An appraisal contingency in real estate is a condition that requires the property to appraise at or above the purchase price before the sale can be completed. It is typically included in the Buy-Sell Agreement or contract and is designed to protect the interests of both the buyer and the seller.
An appraisal is a professional assessment of the value of a property, and is typically performed by a licensed appraiser. It is used to determine the fair market value of the property, which is the price that a buyer and seller would agree upon if they were both fully informed and acting in their own best interests.
If a property does not appraise at or above the purchase price, it may be worth less than the agreed-upon price, which could create a problem for the buyer if they are financing the purchase with a mortgage. If the property does not appraise at a high enough value, the lender may not be willing to lend the full purchase price, which could put the buyer in a difficult financial position.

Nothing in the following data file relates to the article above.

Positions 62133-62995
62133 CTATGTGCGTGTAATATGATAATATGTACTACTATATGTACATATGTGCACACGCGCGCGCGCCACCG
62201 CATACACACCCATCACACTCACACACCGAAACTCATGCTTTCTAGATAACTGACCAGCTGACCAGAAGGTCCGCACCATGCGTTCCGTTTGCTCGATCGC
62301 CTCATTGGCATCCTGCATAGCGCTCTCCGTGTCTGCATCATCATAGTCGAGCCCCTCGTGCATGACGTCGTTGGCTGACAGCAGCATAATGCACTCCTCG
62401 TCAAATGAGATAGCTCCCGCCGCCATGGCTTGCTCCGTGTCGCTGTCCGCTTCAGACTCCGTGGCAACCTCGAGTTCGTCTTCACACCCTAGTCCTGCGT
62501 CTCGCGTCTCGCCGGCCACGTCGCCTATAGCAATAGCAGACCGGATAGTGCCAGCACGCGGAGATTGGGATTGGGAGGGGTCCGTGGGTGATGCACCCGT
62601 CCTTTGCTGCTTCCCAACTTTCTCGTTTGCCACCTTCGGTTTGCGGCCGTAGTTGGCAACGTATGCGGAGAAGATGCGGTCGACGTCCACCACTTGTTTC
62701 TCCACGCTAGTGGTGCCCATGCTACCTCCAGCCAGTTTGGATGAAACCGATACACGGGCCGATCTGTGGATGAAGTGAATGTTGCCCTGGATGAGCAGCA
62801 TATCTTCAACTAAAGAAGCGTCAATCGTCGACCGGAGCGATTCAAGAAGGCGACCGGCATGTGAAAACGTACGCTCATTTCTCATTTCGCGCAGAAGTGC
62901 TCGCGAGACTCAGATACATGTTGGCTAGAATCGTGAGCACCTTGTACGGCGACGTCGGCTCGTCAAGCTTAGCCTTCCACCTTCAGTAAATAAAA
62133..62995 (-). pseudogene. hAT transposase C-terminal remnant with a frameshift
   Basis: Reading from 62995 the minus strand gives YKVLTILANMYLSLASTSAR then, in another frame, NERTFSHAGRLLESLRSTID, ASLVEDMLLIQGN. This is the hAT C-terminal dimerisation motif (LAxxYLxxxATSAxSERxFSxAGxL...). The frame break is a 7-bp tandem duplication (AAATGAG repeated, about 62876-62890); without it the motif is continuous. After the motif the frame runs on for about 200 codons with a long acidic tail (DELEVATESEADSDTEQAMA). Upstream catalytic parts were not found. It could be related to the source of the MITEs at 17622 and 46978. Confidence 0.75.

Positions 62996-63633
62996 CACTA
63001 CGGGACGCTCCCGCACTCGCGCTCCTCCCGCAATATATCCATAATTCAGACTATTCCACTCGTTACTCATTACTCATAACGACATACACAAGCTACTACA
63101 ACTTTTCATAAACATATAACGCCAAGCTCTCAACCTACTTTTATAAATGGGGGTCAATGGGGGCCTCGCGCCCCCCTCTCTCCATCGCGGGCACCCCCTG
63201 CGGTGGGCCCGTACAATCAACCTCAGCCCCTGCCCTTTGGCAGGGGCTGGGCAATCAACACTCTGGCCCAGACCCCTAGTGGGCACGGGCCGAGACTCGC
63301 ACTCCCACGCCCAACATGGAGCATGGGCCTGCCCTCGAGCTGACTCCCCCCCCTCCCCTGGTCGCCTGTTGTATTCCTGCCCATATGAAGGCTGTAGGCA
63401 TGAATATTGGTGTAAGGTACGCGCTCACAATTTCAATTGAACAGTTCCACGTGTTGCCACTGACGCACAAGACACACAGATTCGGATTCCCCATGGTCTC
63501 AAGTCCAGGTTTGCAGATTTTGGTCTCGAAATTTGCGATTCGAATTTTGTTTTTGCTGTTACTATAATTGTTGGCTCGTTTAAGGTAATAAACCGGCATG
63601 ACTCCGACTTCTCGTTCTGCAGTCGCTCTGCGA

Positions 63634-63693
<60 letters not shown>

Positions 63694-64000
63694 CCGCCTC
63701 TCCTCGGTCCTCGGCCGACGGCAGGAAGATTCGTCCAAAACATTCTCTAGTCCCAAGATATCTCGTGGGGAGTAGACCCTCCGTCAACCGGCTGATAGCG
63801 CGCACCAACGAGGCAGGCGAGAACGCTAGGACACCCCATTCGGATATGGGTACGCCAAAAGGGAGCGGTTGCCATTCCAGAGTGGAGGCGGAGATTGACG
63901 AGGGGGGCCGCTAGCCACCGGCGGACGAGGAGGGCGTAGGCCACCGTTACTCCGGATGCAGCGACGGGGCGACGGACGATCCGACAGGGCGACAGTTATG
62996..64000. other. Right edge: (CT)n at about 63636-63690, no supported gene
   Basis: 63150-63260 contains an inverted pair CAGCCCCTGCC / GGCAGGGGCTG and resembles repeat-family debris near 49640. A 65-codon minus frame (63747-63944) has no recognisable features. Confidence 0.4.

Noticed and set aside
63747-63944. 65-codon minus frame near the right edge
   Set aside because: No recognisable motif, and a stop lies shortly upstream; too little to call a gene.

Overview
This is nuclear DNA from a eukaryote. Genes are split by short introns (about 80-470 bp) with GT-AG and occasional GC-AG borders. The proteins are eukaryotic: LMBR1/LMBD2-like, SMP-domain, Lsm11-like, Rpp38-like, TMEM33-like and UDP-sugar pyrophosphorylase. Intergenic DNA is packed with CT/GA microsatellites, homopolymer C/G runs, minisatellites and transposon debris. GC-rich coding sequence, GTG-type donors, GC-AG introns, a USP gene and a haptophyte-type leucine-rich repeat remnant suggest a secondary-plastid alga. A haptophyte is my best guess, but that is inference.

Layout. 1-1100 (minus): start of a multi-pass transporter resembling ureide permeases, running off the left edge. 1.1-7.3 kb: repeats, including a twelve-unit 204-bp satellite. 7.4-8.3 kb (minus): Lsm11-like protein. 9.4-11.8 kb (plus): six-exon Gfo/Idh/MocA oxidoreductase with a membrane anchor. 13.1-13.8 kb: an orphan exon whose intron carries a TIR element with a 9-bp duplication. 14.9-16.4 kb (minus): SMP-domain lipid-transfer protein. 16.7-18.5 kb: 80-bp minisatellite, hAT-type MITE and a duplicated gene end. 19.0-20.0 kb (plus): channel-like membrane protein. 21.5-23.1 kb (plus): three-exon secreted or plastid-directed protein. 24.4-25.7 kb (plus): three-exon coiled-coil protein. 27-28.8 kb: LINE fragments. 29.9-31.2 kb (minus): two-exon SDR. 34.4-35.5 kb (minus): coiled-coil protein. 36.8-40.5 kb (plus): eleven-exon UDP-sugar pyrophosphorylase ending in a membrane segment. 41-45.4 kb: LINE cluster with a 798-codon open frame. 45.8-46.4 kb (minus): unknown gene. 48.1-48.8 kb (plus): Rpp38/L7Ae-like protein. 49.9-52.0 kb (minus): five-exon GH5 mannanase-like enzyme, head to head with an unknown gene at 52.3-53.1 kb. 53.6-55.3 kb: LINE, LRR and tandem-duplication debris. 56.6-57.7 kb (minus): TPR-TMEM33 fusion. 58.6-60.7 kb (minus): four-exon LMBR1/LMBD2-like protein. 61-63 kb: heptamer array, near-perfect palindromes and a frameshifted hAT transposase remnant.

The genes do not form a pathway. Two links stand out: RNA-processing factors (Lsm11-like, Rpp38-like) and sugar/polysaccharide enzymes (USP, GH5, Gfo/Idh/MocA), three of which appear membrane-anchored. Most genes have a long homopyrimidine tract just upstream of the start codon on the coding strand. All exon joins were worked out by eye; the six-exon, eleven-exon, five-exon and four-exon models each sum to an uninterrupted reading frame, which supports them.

If an appraisal contingency is included in the contract, it means that the sale is dependent on the property appraising at or above the purchase price. If the property does not appraise at or above the purchase price, the buyer may be able to renegotiate the purchase price or cancel the contract.
An appraisal contingency is an important tool for protecting the interests of both the buyer and the seller in a real estate transaction, as it helps to ensure that the sale is dependent on the property being worth at least the agreed-upon price.
Category : Lexicon